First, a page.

“In 1969, we were off Vladivostok and got a message the North Koreans had shot down a plane. We stayed there and watched the Russians kick up parts of planes and bodies. We knew there would be no survivors. If there would have been survivors, we would have surfaced,” he said.
Guinn said when they returned to Vladivostok, the Russians had a whole line of submarines in the area. “If we got close to them, our sonar could pick up their noise,” he said.
Guinn explained that no two subs make the same noise. He and his fellow crew members recorded the sounds of different subs into their computers; then if they heard that particular sound again, they could identify the sub that was nearby.
“That was a pretty big deal for us,” he said.
After a seven-month cruise in the Sea of Japan, Guinn’s sub was delayed in Guam for 12 days while on its way to Pearl Harbor. “While there, we were tied by a sub tender and took very good workshops on repairing equipment.”
Guinn pointed out that not everyone is suited for work on a submarine. Even in boot camp, a psychiatrist evaluated troops to make sure they were not claustrophobic.
When in submarine school, the soldiers had to learn diving by going into a dive tank through a hole in the bottom. “As you move toward the top, you don’t hold your breath,” he explained. “You have to exhale to relieve the pressure as the air expands in your lungs.
“There were divers there doing the exercises, and if it looked like you were holding your breath, they punched you in the gut so you wouldn’t do that.”
Guinn said he was on the first sub — named the Haddock — for 3.5 years.
In 1970, Guinn contacted then U.S. Representative John Kyl of Bloomfield. “He helped me get on my second sub, the Halibut,” Guinn said.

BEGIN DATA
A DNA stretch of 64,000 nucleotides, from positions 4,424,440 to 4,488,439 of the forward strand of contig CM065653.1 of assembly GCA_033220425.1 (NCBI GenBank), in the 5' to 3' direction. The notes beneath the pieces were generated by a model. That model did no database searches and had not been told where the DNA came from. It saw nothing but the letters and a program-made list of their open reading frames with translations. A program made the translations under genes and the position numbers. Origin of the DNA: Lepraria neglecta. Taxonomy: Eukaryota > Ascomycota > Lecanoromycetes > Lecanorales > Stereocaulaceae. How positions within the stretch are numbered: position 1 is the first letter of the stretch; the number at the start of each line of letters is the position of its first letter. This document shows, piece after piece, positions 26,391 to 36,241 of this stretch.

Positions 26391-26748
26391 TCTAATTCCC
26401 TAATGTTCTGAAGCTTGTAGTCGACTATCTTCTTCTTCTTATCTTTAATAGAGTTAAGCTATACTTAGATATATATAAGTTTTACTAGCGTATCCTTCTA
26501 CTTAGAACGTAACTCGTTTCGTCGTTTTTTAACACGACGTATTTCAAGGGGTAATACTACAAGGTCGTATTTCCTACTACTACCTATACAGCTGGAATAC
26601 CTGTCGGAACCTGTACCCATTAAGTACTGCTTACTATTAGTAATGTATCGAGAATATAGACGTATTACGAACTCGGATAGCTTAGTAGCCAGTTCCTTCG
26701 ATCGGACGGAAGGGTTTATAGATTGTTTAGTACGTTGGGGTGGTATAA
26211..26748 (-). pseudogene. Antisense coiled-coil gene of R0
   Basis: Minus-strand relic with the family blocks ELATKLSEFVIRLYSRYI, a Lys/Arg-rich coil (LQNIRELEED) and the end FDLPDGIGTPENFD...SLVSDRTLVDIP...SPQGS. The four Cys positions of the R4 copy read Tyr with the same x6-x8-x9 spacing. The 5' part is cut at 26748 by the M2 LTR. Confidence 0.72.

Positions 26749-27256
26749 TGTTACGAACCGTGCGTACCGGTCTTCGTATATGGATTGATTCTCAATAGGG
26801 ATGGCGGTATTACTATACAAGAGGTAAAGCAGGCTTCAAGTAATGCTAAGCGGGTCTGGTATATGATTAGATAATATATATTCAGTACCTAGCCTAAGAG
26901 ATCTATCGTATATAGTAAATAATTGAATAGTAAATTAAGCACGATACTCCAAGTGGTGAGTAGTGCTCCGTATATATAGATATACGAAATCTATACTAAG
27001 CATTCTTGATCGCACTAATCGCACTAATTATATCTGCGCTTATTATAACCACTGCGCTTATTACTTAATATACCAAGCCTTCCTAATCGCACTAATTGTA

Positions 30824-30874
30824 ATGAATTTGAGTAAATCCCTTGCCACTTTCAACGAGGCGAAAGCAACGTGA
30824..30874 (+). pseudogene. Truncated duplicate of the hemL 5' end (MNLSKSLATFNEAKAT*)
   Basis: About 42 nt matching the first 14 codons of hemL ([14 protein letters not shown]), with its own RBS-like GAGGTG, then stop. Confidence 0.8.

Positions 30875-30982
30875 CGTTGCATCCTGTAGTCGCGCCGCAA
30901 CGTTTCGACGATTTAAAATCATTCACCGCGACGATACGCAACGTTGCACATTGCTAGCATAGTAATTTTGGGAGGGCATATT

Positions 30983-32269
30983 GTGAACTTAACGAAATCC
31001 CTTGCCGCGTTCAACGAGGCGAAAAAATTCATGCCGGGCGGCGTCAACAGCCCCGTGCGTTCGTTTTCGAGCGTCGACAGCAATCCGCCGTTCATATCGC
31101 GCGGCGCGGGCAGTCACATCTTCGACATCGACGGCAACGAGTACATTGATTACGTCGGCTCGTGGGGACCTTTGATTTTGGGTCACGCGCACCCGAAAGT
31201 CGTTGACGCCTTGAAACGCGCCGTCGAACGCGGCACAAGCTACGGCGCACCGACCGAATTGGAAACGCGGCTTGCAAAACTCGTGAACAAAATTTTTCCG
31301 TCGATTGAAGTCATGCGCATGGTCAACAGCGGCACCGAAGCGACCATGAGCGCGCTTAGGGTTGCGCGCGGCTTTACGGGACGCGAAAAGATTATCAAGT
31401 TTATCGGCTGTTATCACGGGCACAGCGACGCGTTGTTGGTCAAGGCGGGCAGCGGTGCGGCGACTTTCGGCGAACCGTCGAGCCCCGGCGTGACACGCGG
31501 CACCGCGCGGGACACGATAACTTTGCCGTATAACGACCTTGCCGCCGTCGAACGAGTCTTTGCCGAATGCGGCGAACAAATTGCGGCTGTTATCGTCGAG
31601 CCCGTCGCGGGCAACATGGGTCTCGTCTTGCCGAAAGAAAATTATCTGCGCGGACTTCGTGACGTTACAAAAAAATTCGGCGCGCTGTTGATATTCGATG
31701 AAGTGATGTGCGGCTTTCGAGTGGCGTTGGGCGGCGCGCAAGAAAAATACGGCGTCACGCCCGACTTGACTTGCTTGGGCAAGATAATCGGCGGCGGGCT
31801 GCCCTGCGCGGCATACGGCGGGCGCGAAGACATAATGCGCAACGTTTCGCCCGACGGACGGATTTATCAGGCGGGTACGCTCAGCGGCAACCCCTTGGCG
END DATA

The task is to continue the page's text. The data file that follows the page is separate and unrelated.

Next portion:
“It was an older boat, and I didn’t know it at the time, but the CIA had invested a ton of money in the sub. In 1971, the Halibut went over and put wiretaps on the (Russian) cables going out to the islands reaching from Japan to the Kamchatka Peninsula.
“We knew we were going to get missile parts off the bottom, but we didn’t know about the cable (job). When we tapped the cables, we found the Russians wanted to protect their homeland, not attack the U.S,” he said
On the back of the sub was a “mini-sub,” which Guinn said was a decompression chamber for divers. “I went diving with them some,” he said. “They were underwater demolition people who had been in Vietnam.
“I just went diving for fun, however,” Guinn said, “snorkeling, spear-fishing, etc.”
Guinn said he did get certified for scuba diving to a depth of 100 feet, but had no official duties in this way.
Guinn appreciated the opportunities the Navy offered for seeing the world. He traveled to Hong Kong, South Korea, Japan, Philippines, Guam and other places he never thought he would see.
“In Hong Kong, I felt like John Wayne walking down the street,” he said. “They’re short.”